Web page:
On November 2, the country’s main financial document – the draft budget for 2016, was presented at the National Assembly. Prime-minister Hovik Abarahamyan stated that the draft budget is based on realistic and stable provisions. He also underlined that “the budget is clearly socially-oriented: almost half of the budget expenditure in 2016 is for education, social protection, and healthcare”. However, economists point out that the draft budget may be insurmountable leaving little room for optimism since Armenia’s economy took a serious hit after the country’s accession to the Eurasian Economic Union (EEU).
In November, the US Ambassador in Armenia Richard Mills criticized the Armenian government for the high levels of corruption in the country. In response, Speaker of the National Assembly Galust Sahakyan called the US Ambassador’s statement unacceptable and his remarks on the high levels of corruption incorrect. “No ambassador has the right to speak with ultimatums. His imperative statements are neither clear nor admissible to us,” the speaker said.
On November 20, the second president of Armenia Robert Kocharyan gave an interview to “Deutsche Welle” where he harshly criticized the internal and foreign policy of the Armenian authorities. He stated that Armenia’s international image was significantly damaged when Serzh Sargsyan made a single-handed decision on the country’s accession to the EEU. He also expressed surprise about the constitutional changes initiated by Serzh Sargsyan, noting that it would lead to the total dominance of one party, as it was in the Soviet Union.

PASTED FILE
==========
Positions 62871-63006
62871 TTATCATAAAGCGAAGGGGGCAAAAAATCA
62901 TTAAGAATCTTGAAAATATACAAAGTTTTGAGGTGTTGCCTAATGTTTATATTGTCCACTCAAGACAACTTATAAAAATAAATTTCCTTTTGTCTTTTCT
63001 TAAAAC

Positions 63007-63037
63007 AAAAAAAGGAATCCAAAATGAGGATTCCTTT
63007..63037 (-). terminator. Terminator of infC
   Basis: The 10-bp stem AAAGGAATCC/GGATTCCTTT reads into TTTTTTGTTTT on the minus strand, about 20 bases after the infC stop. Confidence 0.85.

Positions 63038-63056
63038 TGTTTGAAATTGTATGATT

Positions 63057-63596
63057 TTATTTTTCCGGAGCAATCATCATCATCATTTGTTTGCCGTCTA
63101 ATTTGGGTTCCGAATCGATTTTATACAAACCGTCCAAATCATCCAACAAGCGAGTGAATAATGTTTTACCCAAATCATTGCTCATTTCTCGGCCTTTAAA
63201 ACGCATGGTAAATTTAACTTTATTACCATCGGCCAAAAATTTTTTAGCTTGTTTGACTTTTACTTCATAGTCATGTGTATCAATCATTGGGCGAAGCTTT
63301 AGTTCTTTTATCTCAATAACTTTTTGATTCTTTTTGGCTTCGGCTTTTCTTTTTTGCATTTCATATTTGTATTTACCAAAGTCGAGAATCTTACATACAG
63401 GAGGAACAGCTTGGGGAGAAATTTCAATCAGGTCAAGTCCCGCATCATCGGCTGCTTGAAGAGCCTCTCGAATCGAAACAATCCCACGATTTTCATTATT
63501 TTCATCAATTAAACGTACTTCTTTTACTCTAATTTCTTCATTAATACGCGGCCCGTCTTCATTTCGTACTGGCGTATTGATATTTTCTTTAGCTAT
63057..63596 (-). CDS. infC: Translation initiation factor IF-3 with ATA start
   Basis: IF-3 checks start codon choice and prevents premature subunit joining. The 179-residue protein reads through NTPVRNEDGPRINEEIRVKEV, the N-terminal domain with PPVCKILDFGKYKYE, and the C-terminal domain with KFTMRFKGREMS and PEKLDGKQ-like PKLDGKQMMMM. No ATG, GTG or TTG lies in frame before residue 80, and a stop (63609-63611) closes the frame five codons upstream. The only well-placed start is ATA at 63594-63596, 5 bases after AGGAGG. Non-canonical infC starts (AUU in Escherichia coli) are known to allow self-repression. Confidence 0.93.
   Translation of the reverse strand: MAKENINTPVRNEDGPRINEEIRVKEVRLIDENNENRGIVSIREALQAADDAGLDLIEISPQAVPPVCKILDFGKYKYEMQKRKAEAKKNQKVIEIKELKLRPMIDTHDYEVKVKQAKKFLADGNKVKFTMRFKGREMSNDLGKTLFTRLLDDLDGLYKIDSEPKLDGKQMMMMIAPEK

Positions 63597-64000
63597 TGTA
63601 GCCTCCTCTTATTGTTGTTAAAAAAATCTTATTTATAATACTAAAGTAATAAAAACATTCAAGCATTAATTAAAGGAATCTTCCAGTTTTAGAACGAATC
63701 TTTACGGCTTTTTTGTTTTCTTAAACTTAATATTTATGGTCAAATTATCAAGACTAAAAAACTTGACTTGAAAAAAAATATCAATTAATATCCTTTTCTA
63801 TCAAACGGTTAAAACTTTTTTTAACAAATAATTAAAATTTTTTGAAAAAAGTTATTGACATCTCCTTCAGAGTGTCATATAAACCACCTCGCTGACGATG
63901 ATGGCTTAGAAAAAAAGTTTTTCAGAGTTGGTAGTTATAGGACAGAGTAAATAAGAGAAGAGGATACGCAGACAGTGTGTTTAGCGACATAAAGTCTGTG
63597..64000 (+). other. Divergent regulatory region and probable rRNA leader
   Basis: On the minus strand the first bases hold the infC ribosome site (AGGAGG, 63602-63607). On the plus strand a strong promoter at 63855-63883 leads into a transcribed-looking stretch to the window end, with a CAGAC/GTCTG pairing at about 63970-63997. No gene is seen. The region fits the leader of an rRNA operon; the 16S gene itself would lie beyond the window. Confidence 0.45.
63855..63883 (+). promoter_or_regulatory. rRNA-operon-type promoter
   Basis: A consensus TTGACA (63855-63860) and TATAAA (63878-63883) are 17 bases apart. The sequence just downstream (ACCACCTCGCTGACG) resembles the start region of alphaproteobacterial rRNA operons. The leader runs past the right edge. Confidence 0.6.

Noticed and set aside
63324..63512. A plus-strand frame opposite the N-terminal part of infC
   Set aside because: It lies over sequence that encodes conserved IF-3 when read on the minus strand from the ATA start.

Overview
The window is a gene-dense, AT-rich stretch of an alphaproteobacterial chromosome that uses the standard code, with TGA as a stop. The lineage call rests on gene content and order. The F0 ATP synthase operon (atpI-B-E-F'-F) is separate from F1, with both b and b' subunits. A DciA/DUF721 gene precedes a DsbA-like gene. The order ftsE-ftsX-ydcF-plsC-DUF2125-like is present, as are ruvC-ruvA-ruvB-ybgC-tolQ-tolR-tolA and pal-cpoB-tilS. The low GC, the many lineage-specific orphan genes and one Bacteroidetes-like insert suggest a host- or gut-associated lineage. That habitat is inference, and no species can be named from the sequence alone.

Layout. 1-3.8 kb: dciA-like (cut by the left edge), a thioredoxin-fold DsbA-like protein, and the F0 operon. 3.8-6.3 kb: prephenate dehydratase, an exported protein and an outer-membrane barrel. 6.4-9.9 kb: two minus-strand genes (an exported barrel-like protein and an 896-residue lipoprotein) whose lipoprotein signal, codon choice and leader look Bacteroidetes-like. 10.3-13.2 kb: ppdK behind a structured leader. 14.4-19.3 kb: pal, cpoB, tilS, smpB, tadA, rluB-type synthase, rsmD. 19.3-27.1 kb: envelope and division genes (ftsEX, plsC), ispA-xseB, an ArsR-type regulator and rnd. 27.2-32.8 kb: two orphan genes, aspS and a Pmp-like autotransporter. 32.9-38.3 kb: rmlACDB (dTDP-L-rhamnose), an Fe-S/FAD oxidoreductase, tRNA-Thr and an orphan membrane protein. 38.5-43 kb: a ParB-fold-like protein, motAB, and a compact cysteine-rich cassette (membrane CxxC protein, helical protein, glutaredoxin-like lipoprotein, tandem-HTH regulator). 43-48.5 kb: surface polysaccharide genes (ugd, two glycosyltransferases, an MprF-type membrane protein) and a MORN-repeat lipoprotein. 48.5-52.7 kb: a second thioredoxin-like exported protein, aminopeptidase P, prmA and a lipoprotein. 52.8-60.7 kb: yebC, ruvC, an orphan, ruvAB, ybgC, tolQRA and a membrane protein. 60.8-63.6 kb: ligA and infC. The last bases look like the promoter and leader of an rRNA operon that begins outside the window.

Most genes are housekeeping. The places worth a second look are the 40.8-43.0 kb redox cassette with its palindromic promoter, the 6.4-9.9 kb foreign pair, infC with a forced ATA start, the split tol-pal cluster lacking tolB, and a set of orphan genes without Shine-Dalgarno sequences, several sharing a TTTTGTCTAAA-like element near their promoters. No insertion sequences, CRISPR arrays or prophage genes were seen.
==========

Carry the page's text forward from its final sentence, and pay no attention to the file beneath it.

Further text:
Armenia’s economy is in a dire condition. The turnover of goods has decreased by 20 percent. The population is increasingly dissatisfied with the government. The only sector of economy showing growth is agriculture. According to data published by the Ministry of Agriculture, as of November 68,400 tons of fresh fruit and vegetables have been exported from Armenia compared to 40,900 tons during the same period last year. The main consumer markets for Armenian agricultural products this year have been Russia, Georgia, Iran, and Belarus.
In a short period, the Armenian government increased the foreign debt by $600 million – a $340 million loan was provided by the Eurasian Economic Partnership anti-crisis fund, $241.5 million by the Asian Development Bank, and $16.3 million by the International Monetary Fund. According to Deputy Finance Minister Pavel Safaryan, Armenia’s foreign debt by the end of 2016 is forecasted to be $5 billion 565 million. Since 2010, the debt almost doubled from the initial $2.9 billion.
Society, Culture, and Sport
Early November shocked the public with several deadly catastrophes. On November 4, the Tajik company Asia Airways’ AN-12 plane crashed in Southern Sudan killing 40 people, including the crew members. Five Armenian citizens were among the victims of the plane crash. On November 3, the Moscow-Yerevan passenger bus crashed in Russia near the region of Tula. 8 people out of 60 passengers were killed in the crash, others have been hospitalized with injuries.
The European Team Chess Championship closed in Iceland on November 22. The Armenian team became a runner-up falling behind Russia in total points and winning the title of vice-champions. In addition to silver medals, the Armenian chess team players Levon Aronian, Hrant Melkumyan, and Gabriel Sargsyan were awarded medals for the best individual game.
This news review reflects the major events of the month and is based on media publications. The views expressed in the review may be different from the views of the authors or editors of the Caucasus Edition.